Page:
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Protection 'not an issue' in most calls to Childline


Minister for Children, James Reilly.

Minister for Children, James Reilly.

Minister for Children, James Reilly.

The overwhelming majority of calls to Childline are from children who "want to talk" and do not relate to serious child welfare or protection concerns, according to Minister for Children James Reilly.

The Irish Society for the Prevention of Cruelty to Children's (ISPCC) 24-hour helpline faces night-time closure unless the charity can bridge a €1.2m funding deficit.

Earlier this week, the Minister for Children and Youth Affairs Dr Reilly signalled he may intervene to save the charity phone line's 24-hour service.


Speaking to the Dail he said he has asked department officials to meet with the ISPCC along with Tusla, the child and family agency, to "examine how best such a service can be provided to the greatest benefit of Ireland's children".

However, he said "the overwhelming majority" of calls are unrelated to "serious child welfare or protection concerns".

Childline's national manager Margie Roe said the phone line is in an "emergency situation at the moment as regards funding".

"All of our calls are not about abuse, and thankfully not, because we answer almost 500,000-a-year," she said.

She said around 13.5pc of calls relate to abuse and welfare, with around 18pc dealing with mental health issues.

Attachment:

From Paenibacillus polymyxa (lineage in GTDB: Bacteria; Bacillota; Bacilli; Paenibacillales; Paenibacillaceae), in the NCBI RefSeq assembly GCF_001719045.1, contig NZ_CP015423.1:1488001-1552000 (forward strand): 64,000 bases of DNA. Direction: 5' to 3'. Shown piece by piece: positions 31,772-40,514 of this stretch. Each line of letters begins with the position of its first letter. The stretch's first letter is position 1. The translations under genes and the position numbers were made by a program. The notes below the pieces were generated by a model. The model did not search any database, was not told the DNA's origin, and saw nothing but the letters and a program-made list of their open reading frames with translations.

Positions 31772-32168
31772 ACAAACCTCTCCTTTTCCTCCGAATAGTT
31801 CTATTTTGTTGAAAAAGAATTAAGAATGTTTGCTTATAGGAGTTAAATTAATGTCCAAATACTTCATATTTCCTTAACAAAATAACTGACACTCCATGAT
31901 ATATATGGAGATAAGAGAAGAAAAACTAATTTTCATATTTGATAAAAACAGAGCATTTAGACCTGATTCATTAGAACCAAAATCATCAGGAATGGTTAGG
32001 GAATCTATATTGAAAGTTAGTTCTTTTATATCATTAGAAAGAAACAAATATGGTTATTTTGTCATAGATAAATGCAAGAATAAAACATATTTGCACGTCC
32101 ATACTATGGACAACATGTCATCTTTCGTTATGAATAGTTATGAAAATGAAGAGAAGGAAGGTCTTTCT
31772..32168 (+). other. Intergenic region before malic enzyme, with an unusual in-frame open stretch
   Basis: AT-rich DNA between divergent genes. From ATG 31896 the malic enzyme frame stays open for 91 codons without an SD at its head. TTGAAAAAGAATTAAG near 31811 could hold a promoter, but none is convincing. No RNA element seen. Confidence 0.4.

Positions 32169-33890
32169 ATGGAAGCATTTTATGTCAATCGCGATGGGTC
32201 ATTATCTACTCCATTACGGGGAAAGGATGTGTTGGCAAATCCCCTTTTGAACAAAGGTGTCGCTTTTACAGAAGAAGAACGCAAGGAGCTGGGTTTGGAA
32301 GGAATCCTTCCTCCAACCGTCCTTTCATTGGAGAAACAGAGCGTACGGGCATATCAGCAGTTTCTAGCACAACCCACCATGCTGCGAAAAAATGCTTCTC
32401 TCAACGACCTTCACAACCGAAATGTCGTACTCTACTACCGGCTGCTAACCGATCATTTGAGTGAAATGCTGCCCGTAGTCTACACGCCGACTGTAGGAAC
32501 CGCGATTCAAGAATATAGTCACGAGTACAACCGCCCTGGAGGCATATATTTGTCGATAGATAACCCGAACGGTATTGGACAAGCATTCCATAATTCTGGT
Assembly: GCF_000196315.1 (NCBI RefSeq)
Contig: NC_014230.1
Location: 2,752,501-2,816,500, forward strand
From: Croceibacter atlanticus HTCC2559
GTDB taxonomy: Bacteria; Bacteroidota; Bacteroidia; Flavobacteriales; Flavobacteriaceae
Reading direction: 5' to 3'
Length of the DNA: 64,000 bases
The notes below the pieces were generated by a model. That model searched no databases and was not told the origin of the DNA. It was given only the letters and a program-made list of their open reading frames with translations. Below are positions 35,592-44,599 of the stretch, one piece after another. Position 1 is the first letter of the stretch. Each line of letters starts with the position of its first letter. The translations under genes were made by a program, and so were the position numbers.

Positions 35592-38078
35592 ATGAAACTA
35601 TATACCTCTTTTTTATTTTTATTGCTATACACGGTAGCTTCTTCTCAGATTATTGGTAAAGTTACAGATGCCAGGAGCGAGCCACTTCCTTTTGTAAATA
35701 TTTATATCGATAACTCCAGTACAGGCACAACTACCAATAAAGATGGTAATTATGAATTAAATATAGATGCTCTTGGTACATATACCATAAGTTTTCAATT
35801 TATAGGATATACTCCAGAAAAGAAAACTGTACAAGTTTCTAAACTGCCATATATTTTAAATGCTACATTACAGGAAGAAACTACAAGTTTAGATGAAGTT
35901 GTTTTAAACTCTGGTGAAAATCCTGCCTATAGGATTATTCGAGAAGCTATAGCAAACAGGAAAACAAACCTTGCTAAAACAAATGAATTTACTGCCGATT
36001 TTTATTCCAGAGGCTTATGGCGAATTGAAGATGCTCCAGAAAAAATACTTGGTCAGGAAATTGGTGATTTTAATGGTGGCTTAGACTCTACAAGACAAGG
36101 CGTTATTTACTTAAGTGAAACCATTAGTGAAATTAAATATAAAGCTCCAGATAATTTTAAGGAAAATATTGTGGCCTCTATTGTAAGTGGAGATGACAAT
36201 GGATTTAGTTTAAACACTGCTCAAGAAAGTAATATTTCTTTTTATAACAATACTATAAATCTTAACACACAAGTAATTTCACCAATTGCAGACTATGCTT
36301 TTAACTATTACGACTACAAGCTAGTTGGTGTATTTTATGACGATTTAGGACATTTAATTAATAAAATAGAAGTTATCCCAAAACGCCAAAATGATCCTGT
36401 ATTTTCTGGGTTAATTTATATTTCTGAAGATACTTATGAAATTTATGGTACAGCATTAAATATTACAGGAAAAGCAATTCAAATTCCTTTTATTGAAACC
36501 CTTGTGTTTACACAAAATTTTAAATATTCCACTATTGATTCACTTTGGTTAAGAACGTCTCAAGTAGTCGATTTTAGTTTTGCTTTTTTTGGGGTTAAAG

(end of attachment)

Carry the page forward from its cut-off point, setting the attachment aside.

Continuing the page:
"That is self-harm, suicide, anxiety and other mental health issues, which to me are a huge child protection concern. The rest will be things like bullying, relationships with parents and just children looking for information," she said.

"It is a narrow view to just talk about our role in child protection. A service like Childline is a preventative service.

"For a child just to come on and immediately talk about a problem is extremely difficult. It is difficult enough for an adult."

She said children sometimes call up to five times before "really talking about what's bothering them" and she added that the majority of welfare concern calls come through in the late hours.

She said Childline's interim director of services has met with the minister before and a funding proposal was sent to his office "a few months ago".

Dr Reilly has acknowledged the work of the ISPCC over the years in providing support to children and their families.

"The Government will continue to support the welfare and protection of vulnerable children and families. We are making significant improvements in this regard," he said.

He said he is aware that a fall in the level of public donations for Childline has created financial difficulties for the service, adding that Tusla has provided the ISPCC with €476,000 worth of funding in 2014.


Ms Roe said none of that money has gone to Childline. She said the service has received a nominal level of funding for the past two years, with the amount received equating to 5pc of the service's budget.

"What I would say is that the minister needs to take Childline seriously and accept the fact that we are in crisis and we need support," she said.

"Other child helplines are supported to some level and some are fully funded by governments. It just doesn't make sense to me why we haven't had that same support."